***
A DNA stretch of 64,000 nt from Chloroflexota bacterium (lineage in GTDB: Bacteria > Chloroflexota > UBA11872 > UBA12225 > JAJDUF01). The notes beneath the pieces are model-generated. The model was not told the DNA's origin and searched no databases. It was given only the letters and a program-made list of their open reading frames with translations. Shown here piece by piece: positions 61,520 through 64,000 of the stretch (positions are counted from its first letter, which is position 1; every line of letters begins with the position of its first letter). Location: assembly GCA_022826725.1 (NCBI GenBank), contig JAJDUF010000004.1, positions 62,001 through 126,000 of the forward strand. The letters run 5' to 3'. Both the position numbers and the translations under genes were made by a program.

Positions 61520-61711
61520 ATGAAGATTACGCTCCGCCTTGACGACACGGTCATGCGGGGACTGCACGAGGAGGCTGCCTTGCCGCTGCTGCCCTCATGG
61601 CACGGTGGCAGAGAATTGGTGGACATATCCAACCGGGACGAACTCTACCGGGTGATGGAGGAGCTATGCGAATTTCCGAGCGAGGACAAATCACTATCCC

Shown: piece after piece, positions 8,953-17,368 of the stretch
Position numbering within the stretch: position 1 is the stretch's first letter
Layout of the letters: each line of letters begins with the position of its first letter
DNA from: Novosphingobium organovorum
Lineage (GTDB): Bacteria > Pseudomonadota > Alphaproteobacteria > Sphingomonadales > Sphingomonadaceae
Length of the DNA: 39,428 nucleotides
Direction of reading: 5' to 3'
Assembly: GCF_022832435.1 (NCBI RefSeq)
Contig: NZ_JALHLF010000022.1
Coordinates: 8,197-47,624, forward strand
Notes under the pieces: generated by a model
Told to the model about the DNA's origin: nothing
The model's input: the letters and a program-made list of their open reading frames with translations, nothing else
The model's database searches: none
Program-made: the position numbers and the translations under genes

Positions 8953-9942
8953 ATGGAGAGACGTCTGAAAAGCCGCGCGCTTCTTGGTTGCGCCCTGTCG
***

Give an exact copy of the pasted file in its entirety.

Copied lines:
A DNA stretch of 64,000 nt from Chloroflexota bacterium (lineage in GTDB: Bacteria > Chloroflexota > UBA11872 > UBA12225 > JAJDUF01). The notes beneath the pieces are model-generated. The model was not told the DNA's origin and searched no databases. It was given only the letters and a program-made list of their open reading frames with translations. Shown here piece by piece: positions 61,520 through 64,000 of the stretch (positions are counted from its first letter, which is position 1; every line of letters begins with the position of its first letter). Location: assembly GCA_022826725.1 (NCBI GenBank), contig JAJDUF010000004.1, positions 62,001 through 126,000 of the forward strand. The letters run 5' to 3'. Both the position numbers and the translations under genes were made by a program.

Positions 61520-61711
61520 ATGAAGATTACGCTCCGCCTTGACGACACGGTCATGCGGGGACTGCACGAGGAGGCTGCCTTGCCGCTGCTGCCCTCATGG
61601 CACGGTGGCAGAGAATTGGTGGACATATCCAACCGGGACGAACTCTACCGGGTGATGGAGGAGCTATGCGAATTTCCGAGCGAGGACAAATCACTATCCC

Shown: piece after piece, positions 8,953-17,368 of the stretch
Position numbering within the stretch: position 1 is the stretch's first letter
Layout of the letters: each line of letters begins with the position of its first letter
DNA from: Novosphingobium organovorum
Lineage (GTDB): Bacteria > Pseudomonadota > Alphaproteobacteria > Sphingomonadales > Sphingomonadaceae
Length of the DNA: 39,428 nucleotides
Direction of reading: 5' to 3'
Assembly: GCF_022832435.1 (NCBI RefSeq)
Contig: NZ_JALHLF010000022.1
Coordinates: 8,197-47,624, forward strand
Notes under the pieces: generated by a model
Told to the model about the DNA's origin: nothing
The model's input: the letters and a program-made list of their open reading frames with translations, nothing else
The model's database searches: none
Program-made: the position numbers and the translations under genes

Positions 8953-9942
8953 ATGGAGAGACGTCTGAAAAGCCGCGCGCTTCTTGGTTGCGCCCTGTCG